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Dev Biol. 1986 Jul;116(1):51-8.

Growth regulation of the interstitial cell population in hydra. III. Interstitial cell density does not control stem cell proliferation.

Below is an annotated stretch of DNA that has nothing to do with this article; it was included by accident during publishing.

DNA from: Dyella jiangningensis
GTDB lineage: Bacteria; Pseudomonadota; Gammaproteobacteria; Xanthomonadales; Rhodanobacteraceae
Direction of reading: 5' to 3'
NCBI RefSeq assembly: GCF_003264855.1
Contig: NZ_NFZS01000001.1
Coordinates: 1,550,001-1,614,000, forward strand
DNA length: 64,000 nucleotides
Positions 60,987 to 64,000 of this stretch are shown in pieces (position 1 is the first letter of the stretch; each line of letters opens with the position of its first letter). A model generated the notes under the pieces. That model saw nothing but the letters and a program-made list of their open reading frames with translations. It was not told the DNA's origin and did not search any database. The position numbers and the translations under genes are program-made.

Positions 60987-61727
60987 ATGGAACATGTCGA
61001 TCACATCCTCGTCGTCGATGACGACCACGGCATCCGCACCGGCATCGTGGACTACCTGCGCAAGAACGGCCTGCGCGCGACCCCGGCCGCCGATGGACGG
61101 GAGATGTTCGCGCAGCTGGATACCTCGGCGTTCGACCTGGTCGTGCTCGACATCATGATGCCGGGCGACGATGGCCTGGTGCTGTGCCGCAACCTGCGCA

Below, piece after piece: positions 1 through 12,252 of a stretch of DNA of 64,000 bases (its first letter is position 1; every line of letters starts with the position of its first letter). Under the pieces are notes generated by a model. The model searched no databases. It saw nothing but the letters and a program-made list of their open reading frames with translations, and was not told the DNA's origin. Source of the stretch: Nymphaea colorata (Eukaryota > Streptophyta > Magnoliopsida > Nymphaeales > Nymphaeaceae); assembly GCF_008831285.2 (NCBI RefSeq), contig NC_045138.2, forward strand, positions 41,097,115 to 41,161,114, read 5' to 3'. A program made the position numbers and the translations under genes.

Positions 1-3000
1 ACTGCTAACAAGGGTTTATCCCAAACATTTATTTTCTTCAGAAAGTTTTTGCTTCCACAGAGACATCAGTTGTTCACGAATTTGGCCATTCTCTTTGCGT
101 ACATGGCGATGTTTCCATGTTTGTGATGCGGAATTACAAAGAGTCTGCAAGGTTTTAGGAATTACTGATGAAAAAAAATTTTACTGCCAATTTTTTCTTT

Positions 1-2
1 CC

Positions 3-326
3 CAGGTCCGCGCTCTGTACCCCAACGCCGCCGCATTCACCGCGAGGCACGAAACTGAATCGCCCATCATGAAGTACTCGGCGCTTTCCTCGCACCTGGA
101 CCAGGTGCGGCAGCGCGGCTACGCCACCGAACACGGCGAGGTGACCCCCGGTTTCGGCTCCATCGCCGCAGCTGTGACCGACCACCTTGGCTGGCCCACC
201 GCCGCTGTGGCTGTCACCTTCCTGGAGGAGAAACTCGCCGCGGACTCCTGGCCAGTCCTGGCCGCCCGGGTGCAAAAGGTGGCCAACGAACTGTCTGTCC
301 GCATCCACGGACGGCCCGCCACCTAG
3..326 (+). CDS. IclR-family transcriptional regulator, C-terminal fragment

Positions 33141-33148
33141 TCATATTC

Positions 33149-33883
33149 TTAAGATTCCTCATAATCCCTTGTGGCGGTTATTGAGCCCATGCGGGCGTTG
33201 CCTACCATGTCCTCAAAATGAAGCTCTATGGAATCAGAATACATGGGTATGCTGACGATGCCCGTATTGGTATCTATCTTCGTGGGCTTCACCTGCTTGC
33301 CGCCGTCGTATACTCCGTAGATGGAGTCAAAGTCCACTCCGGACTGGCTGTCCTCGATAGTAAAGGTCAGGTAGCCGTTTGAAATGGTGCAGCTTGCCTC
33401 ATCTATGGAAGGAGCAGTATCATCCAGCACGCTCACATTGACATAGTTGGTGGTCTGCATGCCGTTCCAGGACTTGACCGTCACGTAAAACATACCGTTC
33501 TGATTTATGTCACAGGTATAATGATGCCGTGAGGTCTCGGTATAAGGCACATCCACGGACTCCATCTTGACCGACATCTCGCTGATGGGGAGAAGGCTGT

The interstitial cells of hydra contain a stem cell population which produces several classes of differentiated cell types. A model has been proposed which governs the growth rate of the interstitial cell population. This model, based on the density of interstitial cells in the tissue, makes specific predictions about the relationships among this density, the proportion of stem cells in the interstitial cell population, the growth rate of the interstitial cell population, and the amount of nematocyte differentiation. Hydroxyurea treatments were used to experimentally reduce interstitial cell numbers, and the validity of these expected correlations was tested. The results demonstrate that the predictions of the interstitial cell density model were not upheld. Furthermore, the findings suggest that the interstitial cells are a heterogeneous population, containing some cells which are no longer stem cells but which do retain a limited capacity for proliferation. In the following paper (S. Heimfeld and H.R. Bode, 1986, Dev. Biol. 115, 59-68) we have proposed an alternative mechanism to explain the observed correlations, which incorporates this heterogeneity into amplification divisions of interstitial cells already committed to differentiation.

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